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Subject: TVB - 3 Player - Around the Horn we race, but never to SF rss

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Richard Pardoe
United States
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Our second game of the evening was Cape Horn - a game that Dave had acquired in trade, but had yet to get to the table to play. Cape Horn is a race game wherein players are racing their ships around the southern most point of South America. Movement is via "wind tiles" that indicate the distance and direction from the currently occupied space to the next. There is a bit of resource management as players have a hand of wind tiles to manage as well as "sail points" which allow additional actions such as move again, ignore the current wind tile, and draw additional wind tiles. Sail points are gained slowly gained (additional points can be gained by not moving) but quickly spent as actions usually cost multiple sail points. Also on the map are navigational way-stations in one of 3 colours in 3 different regions. The winner of the game is the first to reach 3 different coloured way-staions in each of the 3 regions. Or the first to reach 2 differently coloured way-stations and then race to the finish line on the way to San Francisco.

Our three ships started abreast, but Dave quickly tacked over to hug the Eastern coast of South America hoping to reach the Red #1 way-station. Jeff sailed straigh hoping to reach the Yellow #1 way-station. Rich had first tried to draft behind Dave along the way to the Red #1 - but suddenly found himself stalled and was forced to change sea lanes and follow Jeff. With the first markers collected, the race continued to the second markers deep in the south of Region 2. Dave headed for Yellow #2 while Jeff was headed for Red #2. Rich realized that being behind he would waste time trying to follow the other ships, so decided to change tactics and sail for Region #3 to pick up his second marker and perhaps sprint for the finish line.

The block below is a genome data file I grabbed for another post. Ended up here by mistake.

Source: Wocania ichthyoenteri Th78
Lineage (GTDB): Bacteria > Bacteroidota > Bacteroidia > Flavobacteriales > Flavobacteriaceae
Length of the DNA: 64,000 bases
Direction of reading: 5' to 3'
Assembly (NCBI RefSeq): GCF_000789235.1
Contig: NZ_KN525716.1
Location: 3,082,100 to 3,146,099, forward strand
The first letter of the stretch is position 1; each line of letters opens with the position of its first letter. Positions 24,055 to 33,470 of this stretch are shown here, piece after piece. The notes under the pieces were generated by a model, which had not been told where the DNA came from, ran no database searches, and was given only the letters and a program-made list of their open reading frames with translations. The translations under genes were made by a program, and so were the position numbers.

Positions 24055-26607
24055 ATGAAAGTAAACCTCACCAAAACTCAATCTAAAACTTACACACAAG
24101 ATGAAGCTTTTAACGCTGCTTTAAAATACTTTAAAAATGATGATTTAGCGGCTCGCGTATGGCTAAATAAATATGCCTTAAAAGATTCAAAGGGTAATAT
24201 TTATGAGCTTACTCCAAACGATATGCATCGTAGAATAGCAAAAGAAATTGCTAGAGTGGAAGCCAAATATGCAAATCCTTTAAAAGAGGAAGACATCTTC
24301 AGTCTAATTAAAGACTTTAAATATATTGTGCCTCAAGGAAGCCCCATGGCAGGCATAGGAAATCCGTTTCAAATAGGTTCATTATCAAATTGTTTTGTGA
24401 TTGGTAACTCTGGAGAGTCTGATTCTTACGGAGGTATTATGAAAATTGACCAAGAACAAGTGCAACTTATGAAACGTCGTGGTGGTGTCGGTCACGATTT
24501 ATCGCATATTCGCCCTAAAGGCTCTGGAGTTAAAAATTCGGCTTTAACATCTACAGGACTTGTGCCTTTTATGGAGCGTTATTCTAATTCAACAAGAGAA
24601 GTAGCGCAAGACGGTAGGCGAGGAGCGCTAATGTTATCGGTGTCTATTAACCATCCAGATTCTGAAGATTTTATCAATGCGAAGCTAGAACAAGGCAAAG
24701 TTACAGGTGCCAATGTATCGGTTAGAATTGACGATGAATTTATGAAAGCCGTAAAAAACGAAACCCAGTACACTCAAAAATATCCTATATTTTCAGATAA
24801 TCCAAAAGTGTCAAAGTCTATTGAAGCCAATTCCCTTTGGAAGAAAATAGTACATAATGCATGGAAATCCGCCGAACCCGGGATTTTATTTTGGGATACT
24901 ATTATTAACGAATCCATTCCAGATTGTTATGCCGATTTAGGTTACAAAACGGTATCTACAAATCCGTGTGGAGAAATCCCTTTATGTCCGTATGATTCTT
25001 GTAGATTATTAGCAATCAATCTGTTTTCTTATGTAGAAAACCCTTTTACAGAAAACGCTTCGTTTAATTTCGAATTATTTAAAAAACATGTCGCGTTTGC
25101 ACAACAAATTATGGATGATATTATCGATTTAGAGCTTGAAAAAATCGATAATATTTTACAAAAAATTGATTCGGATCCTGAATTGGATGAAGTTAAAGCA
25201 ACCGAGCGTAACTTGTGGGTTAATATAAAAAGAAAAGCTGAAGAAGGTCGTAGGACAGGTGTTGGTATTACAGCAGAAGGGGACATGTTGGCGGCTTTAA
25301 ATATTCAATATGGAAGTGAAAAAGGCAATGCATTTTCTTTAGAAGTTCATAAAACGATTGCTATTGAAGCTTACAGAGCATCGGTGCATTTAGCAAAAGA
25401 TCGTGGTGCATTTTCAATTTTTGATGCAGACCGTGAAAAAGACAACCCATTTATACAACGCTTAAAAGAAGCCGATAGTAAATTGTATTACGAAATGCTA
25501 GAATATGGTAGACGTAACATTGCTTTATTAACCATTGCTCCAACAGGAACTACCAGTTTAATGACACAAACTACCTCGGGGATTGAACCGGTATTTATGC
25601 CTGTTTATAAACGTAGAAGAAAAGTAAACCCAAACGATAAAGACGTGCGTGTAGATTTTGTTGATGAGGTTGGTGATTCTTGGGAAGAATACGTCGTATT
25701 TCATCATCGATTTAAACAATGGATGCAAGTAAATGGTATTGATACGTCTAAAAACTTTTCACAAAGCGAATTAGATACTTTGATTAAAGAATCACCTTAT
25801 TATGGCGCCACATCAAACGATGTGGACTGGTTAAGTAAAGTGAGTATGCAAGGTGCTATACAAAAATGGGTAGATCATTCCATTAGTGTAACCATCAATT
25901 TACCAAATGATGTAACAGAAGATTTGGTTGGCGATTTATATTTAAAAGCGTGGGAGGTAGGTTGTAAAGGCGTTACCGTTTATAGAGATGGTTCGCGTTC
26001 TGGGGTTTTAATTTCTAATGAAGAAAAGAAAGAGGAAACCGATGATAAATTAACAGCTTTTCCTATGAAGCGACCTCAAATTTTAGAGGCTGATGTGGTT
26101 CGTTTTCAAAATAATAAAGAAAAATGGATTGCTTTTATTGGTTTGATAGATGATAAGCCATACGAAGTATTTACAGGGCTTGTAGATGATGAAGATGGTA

With Dave and Jeff picking up their respective markers, they both now needed the Green #3 to complete their sets and win. Jeff then managed to play a wind tile that would point directly for the Green #3 and placed his ship on it setting up the win for his next turn. Dave's only hope was to reach the Green #3 before Jeff on this turn. Dave had the necessary tiles to maneuver to the way-station, but a second moves costs 5 sail points and Dave needed to ignore the current wind-tile at an additional 3 sail point cost. But Dave had only 6 sail points so couldn't afford the move. At this point, the game was conceded to Jeff.

An interesting maneuver, resource management game. Rich found himself hampered by drawing a lot of wind tiles with only 1 movement point while it appeared that Jeff and Dave did have more wind tiles with movement of 2 and 3. But to be fair, Jeff and Dave did spend their sail points to get more wind tiles while Rich perhaps spent his points to "ignore" his current tile. As new wind tiles cost 1 sail point while ignore costs 3 - 3 wind tiles can be drawn for a single ignore action. Therefore, it is probably a bit more economic to have a larger collection of tiles rather than forcing movement ignoring the current tile.

As the course is laid out as players set sail, the game is likely to have a different flavour each time. Not much that can be done to directly impact other players other than to occupy a desired spot or change a wind tile on the board. So the game might have a bit of a solo race feel, but there might be enough interaction to have a tight race as preferred sea lanes are likely to be developed as the game progresses.
 
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